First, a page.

The ‘pick two’ idea has been around for some time. It’s worth considering when pricing books.

The first step regarding price is to try to find other books that are very similar to what you’re selling. Customers will be comparing your book to other books like yours when they shop.

Now the question is whether you should be at the high end or low end of this price range – or somewhere in between.

Don’t assume that you need to be at the bottom end of this price range in order to sell books. Don’t assume that you can’t compete with top selling authors or big publishers.

It’s intuitive to most people that a lower price should lead to more sales. It seems like a basic law of economics, right? But it often doesn’t work out that way.

One major reason is that so many people believe that you get what you pay for. Another issue is that several buyers have some experience with poor quality.

Thus, there are cases of authors selling fewer books after lowering the price or actually selling more books after raising the price. It doesn’t always work out this way, but sometimes it does.

Price doesn’t drive sales.

Look at it as two out of three. Price is only one factor.

Quality and service are two other factors.

If you have a high-quality book, setting the price at the low end of the range for similar books may be a problem. People who are looking for better quality may not be browsing the low end of the price range. Where are the readers who are thinking, “Nah, I don’t want quality”? Readers who’ve had a poor experience at the low end of the price range may be exploring somewhat higher prices, hoping to get something better.

Quality doesn’t just mean one thing. It includes good editing, good writing style, good formatting, good characterization, good plot, ease of understanding, entertaining, creativity, professional touches, evoking strong feelings, etc. It also includes a great cover, great blurb, and great Look Inside – since these features help readers judge quality when they’re about to make a purchase.

Then there is also service. For authors, this comes through marketing.

Marketing drives sales. Price doesn’t drive sales. Price may deter sales, if too low or too high. But price doesn’t create sales. Quality and service (i.e. marketing) help to stimulate book sales.

Marketing can be a service. For one, marketing helps bring the book to the customer, whereas it’s such a challenge to find the right book through a search.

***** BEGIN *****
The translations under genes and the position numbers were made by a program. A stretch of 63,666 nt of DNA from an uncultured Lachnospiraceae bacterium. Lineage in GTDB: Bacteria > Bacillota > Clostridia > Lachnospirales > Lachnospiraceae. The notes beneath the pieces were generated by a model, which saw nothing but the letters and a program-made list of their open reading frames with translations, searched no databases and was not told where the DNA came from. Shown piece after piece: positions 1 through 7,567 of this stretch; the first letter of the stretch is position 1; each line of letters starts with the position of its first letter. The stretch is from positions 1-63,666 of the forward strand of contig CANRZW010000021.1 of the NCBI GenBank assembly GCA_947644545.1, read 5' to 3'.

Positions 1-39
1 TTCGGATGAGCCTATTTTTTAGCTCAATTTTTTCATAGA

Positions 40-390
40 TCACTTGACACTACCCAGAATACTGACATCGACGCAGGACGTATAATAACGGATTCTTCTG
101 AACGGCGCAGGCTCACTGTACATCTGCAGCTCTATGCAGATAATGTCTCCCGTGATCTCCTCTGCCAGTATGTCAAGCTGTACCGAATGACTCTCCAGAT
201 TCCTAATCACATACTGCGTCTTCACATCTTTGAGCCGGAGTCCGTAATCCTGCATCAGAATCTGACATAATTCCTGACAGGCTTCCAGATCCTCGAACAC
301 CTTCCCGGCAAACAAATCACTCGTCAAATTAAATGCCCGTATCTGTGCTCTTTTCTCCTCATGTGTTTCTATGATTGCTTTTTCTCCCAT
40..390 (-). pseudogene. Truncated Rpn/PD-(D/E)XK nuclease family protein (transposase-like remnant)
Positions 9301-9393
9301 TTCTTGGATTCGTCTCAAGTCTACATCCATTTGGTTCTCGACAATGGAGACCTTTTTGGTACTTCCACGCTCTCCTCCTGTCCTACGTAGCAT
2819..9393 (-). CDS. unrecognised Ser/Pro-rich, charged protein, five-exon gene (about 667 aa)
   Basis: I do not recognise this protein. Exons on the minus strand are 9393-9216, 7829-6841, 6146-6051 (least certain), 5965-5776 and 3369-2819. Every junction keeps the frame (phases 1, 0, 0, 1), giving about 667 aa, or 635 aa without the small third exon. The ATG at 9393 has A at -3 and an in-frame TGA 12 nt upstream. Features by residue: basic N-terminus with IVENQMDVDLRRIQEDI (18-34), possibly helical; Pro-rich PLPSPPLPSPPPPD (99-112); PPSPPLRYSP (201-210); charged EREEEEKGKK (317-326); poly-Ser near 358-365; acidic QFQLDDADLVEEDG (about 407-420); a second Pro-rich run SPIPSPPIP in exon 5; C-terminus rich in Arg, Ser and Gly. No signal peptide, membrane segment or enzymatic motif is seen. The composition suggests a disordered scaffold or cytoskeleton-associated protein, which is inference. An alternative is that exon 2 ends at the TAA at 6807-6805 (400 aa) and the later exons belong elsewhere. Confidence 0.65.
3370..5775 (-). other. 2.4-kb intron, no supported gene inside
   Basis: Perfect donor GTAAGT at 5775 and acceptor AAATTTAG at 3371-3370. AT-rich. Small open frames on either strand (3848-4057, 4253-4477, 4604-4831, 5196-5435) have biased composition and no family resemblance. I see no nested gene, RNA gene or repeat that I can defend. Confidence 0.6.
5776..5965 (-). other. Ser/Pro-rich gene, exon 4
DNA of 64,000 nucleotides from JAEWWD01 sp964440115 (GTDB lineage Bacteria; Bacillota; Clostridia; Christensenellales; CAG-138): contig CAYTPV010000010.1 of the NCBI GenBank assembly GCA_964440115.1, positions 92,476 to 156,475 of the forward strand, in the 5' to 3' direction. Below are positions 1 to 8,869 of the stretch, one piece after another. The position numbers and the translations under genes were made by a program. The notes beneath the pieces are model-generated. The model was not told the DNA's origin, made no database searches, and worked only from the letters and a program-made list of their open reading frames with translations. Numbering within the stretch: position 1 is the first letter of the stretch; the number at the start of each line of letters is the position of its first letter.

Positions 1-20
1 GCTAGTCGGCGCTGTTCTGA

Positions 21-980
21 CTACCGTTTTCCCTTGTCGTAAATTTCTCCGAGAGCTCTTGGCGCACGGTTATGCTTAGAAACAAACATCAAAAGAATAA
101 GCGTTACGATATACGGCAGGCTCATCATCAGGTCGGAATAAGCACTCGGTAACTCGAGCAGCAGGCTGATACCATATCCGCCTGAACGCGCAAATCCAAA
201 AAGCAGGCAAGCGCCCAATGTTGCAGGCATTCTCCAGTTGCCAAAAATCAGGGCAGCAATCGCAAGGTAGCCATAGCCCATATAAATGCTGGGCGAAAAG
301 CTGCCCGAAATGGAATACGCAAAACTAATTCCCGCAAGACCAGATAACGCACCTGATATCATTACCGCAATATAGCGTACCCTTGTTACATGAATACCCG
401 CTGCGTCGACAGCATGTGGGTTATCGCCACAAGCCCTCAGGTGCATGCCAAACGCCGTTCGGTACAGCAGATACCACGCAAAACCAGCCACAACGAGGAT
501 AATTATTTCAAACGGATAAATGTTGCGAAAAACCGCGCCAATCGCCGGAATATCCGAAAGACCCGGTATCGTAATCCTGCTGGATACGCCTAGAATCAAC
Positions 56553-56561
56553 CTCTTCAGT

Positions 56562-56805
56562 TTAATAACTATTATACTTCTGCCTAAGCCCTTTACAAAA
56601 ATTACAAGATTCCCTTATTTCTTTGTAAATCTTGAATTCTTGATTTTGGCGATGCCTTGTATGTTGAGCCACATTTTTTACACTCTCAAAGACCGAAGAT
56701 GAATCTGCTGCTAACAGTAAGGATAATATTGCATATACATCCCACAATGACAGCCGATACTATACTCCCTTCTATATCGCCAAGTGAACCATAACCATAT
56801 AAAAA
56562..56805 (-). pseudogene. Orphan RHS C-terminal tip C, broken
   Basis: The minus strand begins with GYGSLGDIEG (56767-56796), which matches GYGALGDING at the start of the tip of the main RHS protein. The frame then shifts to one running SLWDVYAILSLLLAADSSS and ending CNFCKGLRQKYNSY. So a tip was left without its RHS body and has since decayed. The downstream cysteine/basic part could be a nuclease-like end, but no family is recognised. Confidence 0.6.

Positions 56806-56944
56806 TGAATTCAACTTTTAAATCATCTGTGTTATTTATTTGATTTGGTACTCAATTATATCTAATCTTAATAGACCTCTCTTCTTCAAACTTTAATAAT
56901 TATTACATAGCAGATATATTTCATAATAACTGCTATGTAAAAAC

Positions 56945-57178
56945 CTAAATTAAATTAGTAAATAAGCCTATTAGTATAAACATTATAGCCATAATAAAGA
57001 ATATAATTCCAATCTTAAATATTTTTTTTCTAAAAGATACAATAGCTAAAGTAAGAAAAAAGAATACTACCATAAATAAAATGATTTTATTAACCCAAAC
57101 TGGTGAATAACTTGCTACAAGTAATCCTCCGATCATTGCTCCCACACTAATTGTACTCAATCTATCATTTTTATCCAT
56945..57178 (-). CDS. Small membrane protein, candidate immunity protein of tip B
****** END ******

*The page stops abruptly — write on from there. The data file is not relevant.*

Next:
A good review online or at a blog from a credible source helps customers find a book in a genre that they read, which may potentially be high in quality. That’s two out of three already, so the price shouldn’t be at the bottom end of the spectrum.

Personal interaction helps to sell books. Interact with the target audience in person. That’s a service that the author provides to the reader.

Readings and signings are services, too.

If you have a quality book and you market effectively, your book shouldn’t be at the bottom end of the price range.

If your book is at the bottom end of the price range, shoppers may be wondering what the book may be lacking. If it’s not lacking anything, it should be worth paying for.

If a cup of coffee made in less than a minute can sell for three bucks, a book that reflects months of hard work should be worth more than that. 🙂

One last word about price. Just having a low price doesn’t suggest a great deal. It suggests that quality is lacking.

But having a sale may stimulate sales. If the price is normally higher, a temporary reduction in price may have this effect. Not from the random customer who just discovered the book – this customer doesn’t know that the price is usually higher. You have to promote a sale for this to work.

Promotion is a form of marketing. As long as you’re going to the trouble to spread the word about your book, you might want to earn a higher royalty for your effort.

A sale can be useful if the copies sold at the promotional price are likely to draw in additional sales. Promoting the first book in a series or discounting an omnibus may have such an effect, especially when the first book is very good at compelling readers to want more (this isn’t the case with all series).

A sale is also more effective when it’s not too frequent. Otherwise, people will just wait for the sale, and it will be hard to sell books in between sales.

Finally, you want your promotion to be targeted at new customers. If you’re advertising your sale to people who’ve already bought your book, you’re not reaching new customers – instead, you might be frustrating buyers who’ve paid more.

Chris McMullen, self-published author of A Detailed Guide to Self-Publishing with Amazon